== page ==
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What does 'Connection Reset by Peer' mean?

Views: 28241
Votes: 1
Posted: 09 Jan, 2008

What does it mean?

A connection was forcibly closed by a peer. This normally results from a loss of the connection on the remote socket due to a timeout or a restart. On a datastream socket, the connection was reset. This reset could be generated locally by the network system when it detects a connection failure, or it might be received from the remote host (in TCP terms, the remote host sent a reset packet). This error is also possible on a datagram socket; for instance, this error could result if your application sends a UDP datagram to a host, which rejects it by responding with an ICMP Port Unreachable.

What can you do?

Check the following:

  1. Ping the remote host you were connected to. If it doesn't respond, it might be offline or there might be a network problem along the way. If it does respond, this problem might have been a transient one (so you can reconnect now), or the server application you were connected to might have terminated (so you might not be able to connect again).
  2. Ping a local host to verify that your local network is still functioning (if on a serial connection, see next step).
  3. Ping your local router address. If you are on a serial connection, your local router is the IP address of the host you initially logged on to using SLIP or PPP .
  4. Ping a host on the same subnet as the host you were connected to (if you know of one). This will verify that the destination network is functioning.
  5. Type tracert (Windows) or traceroute (Linux/Unix/Mac OS X ) at the command prompt to determine the path to the host you were connected to. This won't reveal too much unless you know the router addresses at the remote end, but it might help to identify if the problem is somewhere along the way. 

    The output of your traceroute command on Linux, Unix or Mac OS X may look something like:

    $ traceroute -n www.google.com
    traceroute to www.google.com (, 30 hops max, 40 byte packets
     1  1.254 ms  1.242 ms  1.240 ms
     2  5.933 ms  7.538 ms  8.415 ms
     3  12.305 ms  10.725 ms  11.466 ms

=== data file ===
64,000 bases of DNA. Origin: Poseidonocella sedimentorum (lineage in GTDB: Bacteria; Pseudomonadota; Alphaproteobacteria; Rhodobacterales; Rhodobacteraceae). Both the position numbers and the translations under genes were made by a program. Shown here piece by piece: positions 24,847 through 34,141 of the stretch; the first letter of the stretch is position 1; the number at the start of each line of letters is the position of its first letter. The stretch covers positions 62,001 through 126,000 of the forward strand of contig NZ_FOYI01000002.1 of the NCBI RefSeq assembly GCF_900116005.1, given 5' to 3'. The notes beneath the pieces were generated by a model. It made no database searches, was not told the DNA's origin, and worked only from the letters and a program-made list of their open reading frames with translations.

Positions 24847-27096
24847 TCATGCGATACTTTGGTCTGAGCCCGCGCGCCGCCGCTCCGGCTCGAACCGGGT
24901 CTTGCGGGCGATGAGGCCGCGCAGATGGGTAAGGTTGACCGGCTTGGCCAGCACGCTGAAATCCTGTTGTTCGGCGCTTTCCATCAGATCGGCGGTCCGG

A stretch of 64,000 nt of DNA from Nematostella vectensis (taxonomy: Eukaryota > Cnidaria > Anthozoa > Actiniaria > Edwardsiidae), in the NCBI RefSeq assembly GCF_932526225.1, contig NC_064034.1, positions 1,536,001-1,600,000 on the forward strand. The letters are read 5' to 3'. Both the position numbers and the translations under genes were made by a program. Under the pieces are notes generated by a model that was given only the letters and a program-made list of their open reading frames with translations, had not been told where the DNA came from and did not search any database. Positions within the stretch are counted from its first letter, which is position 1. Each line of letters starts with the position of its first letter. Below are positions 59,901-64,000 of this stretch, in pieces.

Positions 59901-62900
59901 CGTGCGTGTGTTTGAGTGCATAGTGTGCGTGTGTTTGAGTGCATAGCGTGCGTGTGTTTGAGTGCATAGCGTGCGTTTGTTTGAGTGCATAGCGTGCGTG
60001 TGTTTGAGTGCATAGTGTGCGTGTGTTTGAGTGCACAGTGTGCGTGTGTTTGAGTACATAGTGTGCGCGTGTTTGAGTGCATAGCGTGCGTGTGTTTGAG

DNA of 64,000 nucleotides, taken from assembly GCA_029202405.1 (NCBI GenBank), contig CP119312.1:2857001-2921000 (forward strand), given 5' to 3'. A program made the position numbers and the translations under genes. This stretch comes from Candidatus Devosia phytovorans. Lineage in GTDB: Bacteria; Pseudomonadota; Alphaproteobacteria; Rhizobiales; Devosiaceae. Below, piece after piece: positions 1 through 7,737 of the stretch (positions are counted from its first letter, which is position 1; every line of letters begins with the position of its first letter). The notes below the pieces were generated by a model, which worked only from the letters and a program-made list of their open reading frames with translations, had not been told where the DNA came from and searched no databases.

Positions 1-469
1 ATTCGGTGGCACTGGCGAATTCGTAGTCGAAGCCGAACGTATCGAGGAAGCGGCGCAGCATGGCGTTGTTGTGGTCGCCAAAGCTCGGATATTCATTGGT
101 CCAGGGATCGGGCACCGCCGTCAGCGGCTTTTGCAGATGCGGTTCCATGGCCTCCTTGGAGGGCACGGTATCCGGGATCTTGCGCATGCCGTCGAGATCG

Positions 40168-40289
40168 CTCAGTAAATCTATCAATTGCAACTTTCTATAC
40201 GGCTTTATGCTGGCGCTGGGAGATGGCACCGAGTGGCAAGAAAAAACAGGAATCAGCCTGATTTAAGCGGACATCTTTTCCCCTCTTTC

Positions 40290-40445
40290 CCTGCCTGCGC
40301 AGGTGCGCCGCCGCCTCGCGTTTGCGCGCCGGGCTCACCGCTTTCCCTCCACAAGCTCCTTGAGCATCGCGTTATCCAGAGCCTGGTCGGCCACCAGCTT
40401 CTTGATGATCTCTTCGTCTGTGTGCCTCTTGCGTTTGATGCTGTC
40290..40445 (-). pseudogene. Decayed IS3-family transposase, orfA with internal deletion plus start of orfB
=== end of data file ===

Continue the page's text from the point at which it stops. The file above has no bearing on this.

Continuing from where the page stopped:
4  14.038 ms  12.962 ms  14.778 ms
     5  15.610 ms  16.402 ms  17.283 ms
     6  18.921 ms  16.985 ms  18.564 ms
     7  40.993 ms  38.154 ms  38.837 ms
     8  38.825 ms  38.876 ms  38.756 ms
     9  40.172 ms  38.957 ms  40.201 ms
    10  42.816 ms  42.797 ms  43.106 ms
    11  44.374 ms  44.904 ms  44.845 ms
    12  44.906 ms  43.433 ms  43.227 ms
    13  50.209 ms  50.821 ms  49.009 ms
    14  43.488 ms  45.520 ms  46.350 ms

    On Windows, your tracert command may result with something similar to:

    > tracert -d www.google.com

    Tracing route to www.l.google.com []
    over a maximum of 30 hops:

      1    <1 ms    <1 ms    <1 ms
      2     1 ms     1 ms     1 ms
      3     4 ms     5 ms     4 ms
      4     4 ms     4 ms     4 ms
      5     7 ms     5 ms     6 ms
      6     6 ms     6 ms     6 ms
      7    37 ms    37 ms    37 ms
      8    38 ms    37 ms    39 ms
      9    37 ms    38 ms    38 ms
     10    44 ms    44 ms     *
     11    42 ms    47 ms    44 ms
     12    43 ms    43 ms    45 ms
     13    47 ms    55 ms    42 ms
     14    42 ms    42 ms    43 ms

    Trace complete.

These commands with results are provided as examples are are not certain to be the results that you may see upon running these commands.  For more information or questions about running commands on your systems, please contact your OS manufacturer.  TOLIS Group assumes no liability for commands run on your system as a result of reading this article.

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